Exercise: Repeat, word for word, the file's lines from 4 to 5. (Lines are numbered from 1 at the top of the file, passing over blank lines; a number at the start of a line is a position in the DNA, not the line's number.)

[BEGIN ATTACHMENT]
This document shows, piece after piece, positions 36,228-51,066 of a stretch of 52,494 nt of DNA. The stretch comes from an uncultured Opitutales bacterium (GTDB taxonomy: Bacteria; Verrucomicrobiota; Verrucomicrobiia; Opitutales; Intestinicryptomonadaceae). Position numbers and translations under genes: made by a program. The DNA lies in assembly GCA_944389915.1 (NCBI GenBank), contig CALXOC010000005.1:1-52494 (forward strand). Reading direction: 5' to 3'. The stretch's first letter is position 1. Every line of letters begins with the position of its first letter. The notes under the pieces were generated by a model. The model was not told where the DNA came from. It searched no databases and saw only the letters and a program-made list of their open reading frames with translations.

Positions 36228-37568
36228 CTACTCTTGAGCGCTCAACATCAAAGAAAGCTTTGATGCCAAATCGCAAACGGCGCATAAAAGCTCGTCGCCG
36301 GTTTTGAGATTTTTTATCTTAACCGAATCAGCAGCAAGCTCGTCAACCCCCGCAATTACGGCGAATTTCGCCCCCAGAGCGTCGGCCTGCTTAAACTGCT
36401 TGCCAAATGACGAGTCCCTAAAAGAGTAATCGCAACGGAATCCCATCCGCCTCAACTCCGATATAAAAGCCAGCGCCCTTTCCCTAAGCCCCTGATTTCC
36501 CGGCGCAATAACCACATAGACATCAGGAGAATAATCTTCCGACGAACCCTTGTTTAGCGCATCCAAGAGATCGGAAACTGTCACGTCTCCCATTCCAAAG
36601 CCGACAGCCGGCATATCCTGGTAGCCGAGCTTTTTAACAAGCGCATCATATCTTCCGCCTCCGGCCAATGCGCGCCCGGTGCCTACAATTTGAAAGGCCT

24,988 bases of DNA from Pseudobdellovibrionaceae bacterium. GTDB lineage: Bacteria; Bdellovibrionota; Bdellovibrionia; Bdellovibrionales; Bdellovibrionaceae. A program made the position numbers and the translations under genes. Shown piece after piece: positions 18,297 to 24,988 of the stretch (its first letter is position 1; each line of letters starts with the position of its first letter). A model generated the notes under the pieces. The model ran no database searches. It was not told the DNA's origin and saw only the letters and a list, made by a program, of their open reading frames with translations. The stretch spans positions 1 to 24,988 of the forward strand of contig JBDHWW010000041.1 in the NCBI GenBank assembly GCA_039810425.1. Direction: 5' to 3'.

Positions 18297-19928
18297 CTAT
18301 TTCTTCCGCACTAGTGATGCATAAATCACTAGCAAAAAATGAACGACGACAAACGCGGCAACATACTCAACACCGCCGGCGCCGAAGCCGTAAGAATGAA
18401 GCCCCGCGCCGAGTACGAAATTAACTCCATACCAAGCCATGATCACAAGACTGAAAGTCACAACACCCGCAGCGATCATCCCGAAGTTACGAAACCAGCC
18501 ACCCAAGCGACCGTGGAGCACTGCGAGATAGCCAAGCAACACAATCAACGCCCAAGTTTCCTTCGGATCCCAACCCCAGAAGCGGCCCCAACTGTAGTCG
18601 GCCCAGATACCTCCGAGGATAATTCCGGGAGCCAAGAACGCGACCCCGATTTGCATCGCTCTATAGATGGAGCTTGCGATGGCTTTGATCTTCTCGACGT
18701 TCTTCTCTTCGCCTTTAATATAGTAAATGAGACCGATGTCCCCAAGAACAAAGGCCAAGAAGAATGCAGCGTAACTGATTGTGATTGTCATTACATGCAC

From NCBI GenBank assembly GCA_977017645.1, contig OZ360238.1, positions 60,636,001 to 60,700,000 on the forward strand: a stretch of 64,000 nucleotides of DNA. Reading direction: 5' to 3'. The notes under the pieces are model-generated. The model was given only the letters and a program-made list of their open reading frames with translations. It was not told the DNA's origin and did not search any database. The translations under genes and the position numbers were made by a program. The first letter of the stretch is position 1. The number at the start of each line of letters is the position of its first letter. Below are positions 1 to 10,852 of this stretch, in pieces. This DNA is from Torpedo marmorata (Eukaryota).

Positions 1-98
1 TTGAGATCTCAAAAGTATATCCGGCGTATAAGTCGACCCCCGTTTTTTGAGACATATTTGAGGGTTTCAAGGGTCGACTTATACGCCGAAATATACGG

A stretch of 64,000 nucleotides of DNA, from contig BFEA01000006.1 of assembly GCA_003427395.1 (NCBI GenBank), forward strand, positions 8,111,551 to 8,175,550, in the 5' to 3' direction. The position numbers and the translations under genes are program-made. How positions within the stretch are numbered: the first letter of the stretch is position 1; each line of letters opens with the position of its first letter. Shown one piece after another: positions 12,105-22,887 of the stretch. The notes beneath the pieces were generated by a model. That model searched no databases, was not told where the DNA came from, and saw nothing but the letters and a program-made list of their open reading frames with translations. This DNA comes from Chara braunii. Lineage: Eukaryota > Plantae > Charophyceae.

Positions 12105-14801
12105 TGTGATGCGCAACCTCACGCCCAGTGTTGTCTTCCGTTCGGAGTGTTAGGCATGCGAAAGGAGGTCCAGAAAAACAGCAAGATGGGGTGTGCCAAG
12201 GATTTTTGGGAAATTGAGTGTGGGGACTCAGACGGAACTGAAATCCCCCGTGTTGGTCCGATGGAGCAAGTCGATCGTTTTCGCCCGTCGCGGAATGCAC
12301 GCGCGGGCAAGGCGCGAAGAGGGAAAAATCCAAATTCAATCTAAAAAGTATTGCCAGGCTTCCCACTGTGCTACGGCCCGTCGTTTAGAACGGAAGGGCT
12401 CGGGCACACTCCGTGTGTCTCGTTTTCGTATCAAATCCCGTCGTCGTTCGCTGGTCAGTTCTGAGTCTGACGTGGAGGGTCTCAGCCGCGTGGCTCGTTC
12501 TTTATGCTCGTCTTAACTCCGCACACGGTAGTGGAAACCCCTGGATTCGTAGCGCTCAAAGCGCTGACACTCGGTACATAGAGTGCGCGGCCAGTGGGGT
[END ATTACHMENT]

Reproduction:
36301 GTTTTGAGATTTTTTATCTTAACCGAATCAGCAGCAAGCTCGTCAACCCCCGCAATTACGGCGAATTTCGCCCCCAGAGCGTCGGCCTGCTTAAACTGCT
36401 TGCCAAATGACGAGTCCCTAAAAGAGTAATCGCAACGGAATCCCATCCGCCTCAACTCCGATATAAAAGCCAGCGCCCTTTCCCTAAGCCCCTGATTTCC